The Department of Health and Department of Education gave a presentation to the Committee on the priorities in light of the Medium Term Budget Policy Statement. The Department of Health noted that, in order to address the improvement of health outcomes, it had developed a new Ten Point Plan, which included the implementation of a new health insurance plan, improving quality services, revitalisation of physical infrastructure, and strengthening of the research and development programmes. It was constantly reviewing its funding programmes in order to maximise its use of resources. The expenditure results from April to September 2009 were presented. The Department was cutting costs. It was focusing on funding of Occupation Specific Dispensation (OSD). The budget pressures were outlined, and it was noted that the Department, because it sourced much from overseas, had higher inflation costs, but was addressing the point. Members asked whether polio was a problem in South Africa, asked for clarity on the review of the drug policy, questioned whether there was sufficient focus on physical infrastructure improvement, asked when and how the Department was planning to introduce the National Health Insurance Scheme and costing, and questioned what the Department had done in the areas of OSD, as also whether it had the capacity to carry out all mandates if its budget was approved. Members also asked why chronic health conditions were not dealt with, whether the provinces would benefit from adjustments, complaints by municipalities about the unfunded mandates, why procurement was centralised and what the Department had done to prepare for the World Cup. Members also asked why Stellenbosch was chosen for the launch of the TB awareness campaign, and why there had been lack of disclosure by officials from the Department. Only some of these questions were answered.
The Department of Education discussed the adjusted estimates, considering the funds rolled over for operational purposes, HIV/AIDS grants, and Council of Higher Education (CHE) new functions. Unforeseeable, but necessary, expenditure included workbooks for literacy and numeracy for Grade 1 to 6 learners, across Quintile 1-3 schools, an increase in improvement of conditions of service, and the new Ministry for Higher Education. Additional requests not allocated included funding for examinations and assessment, the National School Nutrition programme, and OSD for Educators. Members asked how the Department determined the quintiles for various schools, and whether these were correct, what the Department was doing about sport in schools, whether there were likely to be shortages of workbooks, whether the examination results were likely to be delayed, what was done to improve Early Childhood Development and whether the amounts that South Africa was spending on education were showing real results. Members also asked several questions about the National School Nutrition Programme, why funds had been withheld from some provinces, and motivation of teachers. The Financial and Fiscal Commission commented that more would need to be done to engage with the budget pressures imposed by OSD and that there was a need to further discuss and decide upon learner transport. The restructuring of this Department into Basic and Higher Education would also put pressure on the budget.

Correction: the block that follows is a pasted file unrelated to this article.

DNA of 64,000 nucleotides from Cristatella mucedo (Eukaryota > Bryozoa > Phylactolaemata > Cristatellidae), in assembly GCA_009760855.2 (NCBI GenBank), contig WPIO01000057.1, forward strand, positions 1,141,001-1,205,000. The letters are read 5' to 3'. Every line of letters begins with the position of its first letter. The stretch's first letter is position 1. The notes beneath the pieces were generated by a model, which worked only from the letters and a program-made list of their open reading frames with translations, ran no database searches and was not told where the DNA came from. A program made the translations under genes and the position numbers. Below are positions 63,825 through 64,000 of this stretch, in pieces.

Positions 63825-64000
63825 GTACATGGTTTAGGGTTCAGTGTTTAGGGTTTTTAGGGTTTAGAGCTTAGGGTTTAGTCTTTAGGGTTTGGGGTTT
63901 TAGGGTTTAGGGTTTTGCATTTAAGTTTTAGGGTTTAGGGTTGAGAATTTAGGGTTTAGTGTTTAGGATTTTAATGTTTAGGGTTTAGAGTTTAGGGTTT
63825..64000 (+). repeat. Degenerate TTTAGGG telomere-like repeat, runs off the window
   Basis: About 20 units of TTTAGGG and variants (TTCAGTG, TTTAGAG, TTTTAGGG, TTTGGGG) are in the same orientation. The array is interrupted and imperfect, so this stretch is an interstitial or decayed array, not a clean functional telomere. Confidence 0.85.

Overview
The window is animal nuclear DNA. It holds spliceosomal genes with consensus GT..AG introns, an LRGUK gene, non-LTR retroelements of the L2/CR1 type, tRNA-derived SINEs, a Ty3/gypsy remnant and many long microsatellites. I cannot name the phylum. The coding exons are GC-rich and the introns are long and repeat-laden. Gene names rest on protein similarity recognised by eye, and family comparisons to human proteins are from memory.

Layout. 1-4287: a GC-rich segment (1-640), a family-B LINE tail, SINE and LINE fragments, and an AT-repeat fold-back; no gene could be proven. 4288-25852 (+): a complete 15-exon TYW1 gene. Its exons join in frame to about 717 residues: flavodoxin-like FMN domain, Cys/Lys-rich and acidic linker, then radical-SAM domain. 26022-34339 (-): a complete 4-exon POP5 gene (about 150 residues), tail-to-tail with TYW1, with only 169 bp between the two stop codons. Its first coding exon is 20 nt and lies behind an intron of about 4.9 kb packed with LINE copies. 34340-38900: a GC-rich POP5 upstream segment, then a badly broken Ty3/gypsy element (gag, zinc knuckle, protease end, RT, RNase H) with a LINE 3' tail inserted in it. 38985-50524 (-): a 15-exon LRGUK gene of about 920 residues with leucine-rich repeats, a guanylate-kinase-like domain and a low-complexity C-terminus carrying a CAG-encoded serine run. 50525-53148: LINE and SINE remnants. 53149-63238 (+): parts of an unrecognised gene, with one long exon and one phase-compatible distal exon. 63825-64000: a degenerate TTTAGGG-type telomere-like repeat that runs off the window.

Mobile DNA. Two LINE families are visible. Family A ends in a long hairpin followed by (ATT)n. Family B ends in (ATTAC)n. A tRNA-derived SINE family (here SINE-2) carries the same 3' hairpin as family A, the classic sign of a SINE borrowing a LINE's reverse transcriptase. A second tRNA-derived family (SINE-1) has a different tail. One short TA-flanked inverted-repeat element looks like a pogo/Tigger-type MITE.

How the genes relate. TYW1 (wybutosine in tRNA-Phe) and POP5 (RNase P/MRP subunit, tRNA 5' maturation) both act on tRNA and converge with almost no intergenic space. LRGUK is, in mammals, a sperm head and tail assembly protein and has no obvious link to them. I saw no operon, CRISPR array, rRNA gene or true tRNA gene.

Medium Term Budget Policy Statement: Department of Health presentation
Dr Kamy Chetty, Acting Director-General, Department of Health, briefed the Committee on the Department of Health (DOH or the Department) priorities for the future. The DOH addressed the third medium term priority that was announced by Cabinet, which was to improve health outcomes. The Department had developed a new Ten Point Plan. The new Plan included the implementation of a new health insurance plan, improving quality services, revitalisation of physical infrastructure, and strengthening of the research and development programmes. It was constantly reviewing its funding programmes in order to maximise its use of resources.
Dr Chetty discussed the Department’s expenditure results from April to September 2009 and the adjusted estimates for 2009/2010. She said that the DOH had shifted funds within programmes after a review and alignment as a result of the drive by the Finance Minister to cut and save costs from travel and subsistence, conferencing, and consultancy services. For the Medium Term Expenditure Framework (MTEF) it had taken a decision to stabilise the health sector by looking at critical areas, all part of the Ten Point Plan, that were most important. This included a focus on funding of Occupation Specific Dispensation (OSD).
The budget pressures that the DOH was facing included funding for infrastructure, adequate funding of the Comprehensive HIV&AIDS Treatment Plan and the clearing of accruals from the previous year. Health inflation was higher than normal inflation, since much of its equipment needed to be sourced from overseas. Dr Chetty said that the Department was aware of the economic downturn and so it had prioritised with its Ten Point Plan. She said that Provincial Health Departments also had to engage with their provincial treasuries for possible increases in their equitable share allocations. The budget proposals made were preliminary, and there was no pressure on National Treasury to get the funds approved.